rss feed | youtube | links | the burning log
Tuesday, April 06, 2004
It's been ten years?
I remember the day that news of Kurt Cobain's death hit the airwaves. I was never the biggest Nirvana fan but, like everyone else of a certain age, I diligently owned "In Utero" and "Nevermind." Nevertheless, I stayed glued to MTV for hours watching pale faced fans hold candles and weep.
While Courtney was hard at work bringing a new definition to the term "burnout," Kurt's corpse turned ten years (c)old yesterday. As it usually does, curiosity got the better of me and I wound up at the Clinton St. Theater for their honorary screening of the documentary "Live! Tonight! Sold out!"
I didn't really know what to expect going in. Would people show up dressed in black? Would they cry and read poems? When I arrived, a row of dollar Jesus candles were lined up in the breezeway. The atmosphere was appropriately wake-like. People were dressed in Nirvana shirts. One girl wore a black veil. In the lobby, candles were everywhere and another row of Jesus sat on top of the soda machine.
Once the movie started, the mood changed. One viewer started laughing like the Joker at anything even slightly funny, causing two other viewers to storm out in a huff. While his heckling didn't start a fist fight, it did break the crowd's somber spirit. A few others started sarcastically chanting "Kurt. Kurt" and suddenly the whole thing had become a parody of itself.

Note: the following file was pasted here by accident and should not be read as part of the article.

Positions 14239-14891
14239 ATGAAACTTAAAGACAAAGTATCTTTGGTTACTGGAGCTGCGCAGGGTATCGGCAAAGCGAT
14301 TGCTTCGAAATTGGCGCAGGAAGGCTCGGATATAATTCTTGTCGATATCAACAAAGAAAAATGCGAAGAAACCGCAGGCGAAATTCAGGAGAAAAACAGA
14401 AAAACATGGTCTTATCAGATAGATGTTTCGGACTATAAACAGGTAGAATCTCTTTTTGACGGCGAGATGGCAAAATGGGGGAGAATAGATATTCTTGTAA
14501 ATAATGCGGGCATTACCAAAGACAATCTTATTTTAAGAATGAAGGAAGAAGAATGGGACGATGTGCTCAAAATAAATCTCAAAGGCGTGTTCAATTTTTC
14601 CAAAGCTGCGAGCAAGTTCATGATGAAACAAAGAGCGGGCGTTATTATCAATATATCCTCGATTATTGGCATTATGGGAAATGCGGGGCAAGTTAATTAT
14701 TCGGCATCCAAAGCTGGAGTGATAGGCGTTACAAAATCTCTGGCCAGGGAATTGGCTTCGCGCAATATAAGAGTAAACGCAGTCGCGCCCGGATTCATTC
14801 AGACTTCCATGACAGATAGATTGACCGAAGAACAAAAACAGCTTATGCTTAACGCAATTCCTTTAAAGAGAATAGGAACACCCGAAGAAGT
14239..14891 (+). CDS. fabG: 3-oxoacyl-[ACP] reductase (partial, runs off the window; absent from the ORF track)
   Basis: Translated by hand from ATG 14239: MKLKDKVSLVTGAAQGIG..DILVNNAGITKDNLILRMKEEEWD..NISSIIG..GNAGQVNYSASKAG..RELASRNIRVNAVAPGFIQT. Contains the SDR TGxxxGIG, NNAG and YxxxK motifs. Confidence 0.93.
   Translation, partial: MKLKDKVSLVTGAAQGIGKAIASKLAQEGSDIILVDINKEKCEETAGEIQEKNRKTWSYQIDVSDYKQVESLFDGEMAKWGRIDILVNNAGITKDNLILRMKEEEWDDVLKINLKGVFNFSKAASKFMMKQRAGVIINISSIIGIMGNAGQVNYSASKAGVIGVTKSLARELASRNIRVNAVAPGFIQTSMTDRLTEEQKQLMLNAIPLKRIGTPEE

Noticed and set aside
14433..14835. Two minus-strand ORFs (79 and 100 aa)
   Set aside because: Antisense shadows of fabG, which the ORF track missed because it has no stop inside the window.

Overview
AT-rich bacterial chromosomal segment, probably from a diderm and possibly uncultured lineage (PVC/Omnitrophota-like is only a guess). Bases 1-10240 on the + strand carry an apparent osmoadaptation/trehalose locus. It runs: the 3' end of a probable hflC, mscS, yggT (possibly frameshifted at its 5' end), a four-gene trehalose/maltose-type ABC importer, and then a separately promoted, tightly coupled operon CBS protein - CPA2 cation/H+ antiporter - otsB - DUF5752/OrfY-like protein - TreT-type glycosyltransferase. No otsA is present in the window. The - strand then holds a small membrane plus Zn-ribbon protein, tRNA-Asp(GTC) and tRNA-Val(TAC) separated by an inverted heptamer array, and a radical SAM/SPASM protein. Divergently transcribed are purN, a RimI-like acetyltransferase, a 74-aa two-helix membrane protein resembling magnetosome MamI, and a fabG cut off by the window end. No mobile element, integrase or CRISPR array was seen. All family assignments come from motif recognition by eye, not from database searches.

The documentary focused mostly on Kurt's antics on overseas talk shows. During one performance in Britain, he sings "Smells Like Teen Spirit" like Elvis Costello while fellow band members toss around their instruments over dubbed music. In another, the band tears into "Rape Me" after telling a show's producers they'll be playing a different song. Later, the host cheekily announces "Nirvana, they're also available for Bar Mitzvahs and children's birthday parties."
Strangely enough, there was no widespread event held yesterday in Seattle. According to the Times, only 30 people showed for a vigil at the park near Cobain's old homestead. This strikes me as strange. Wasn't this guy a generational icon?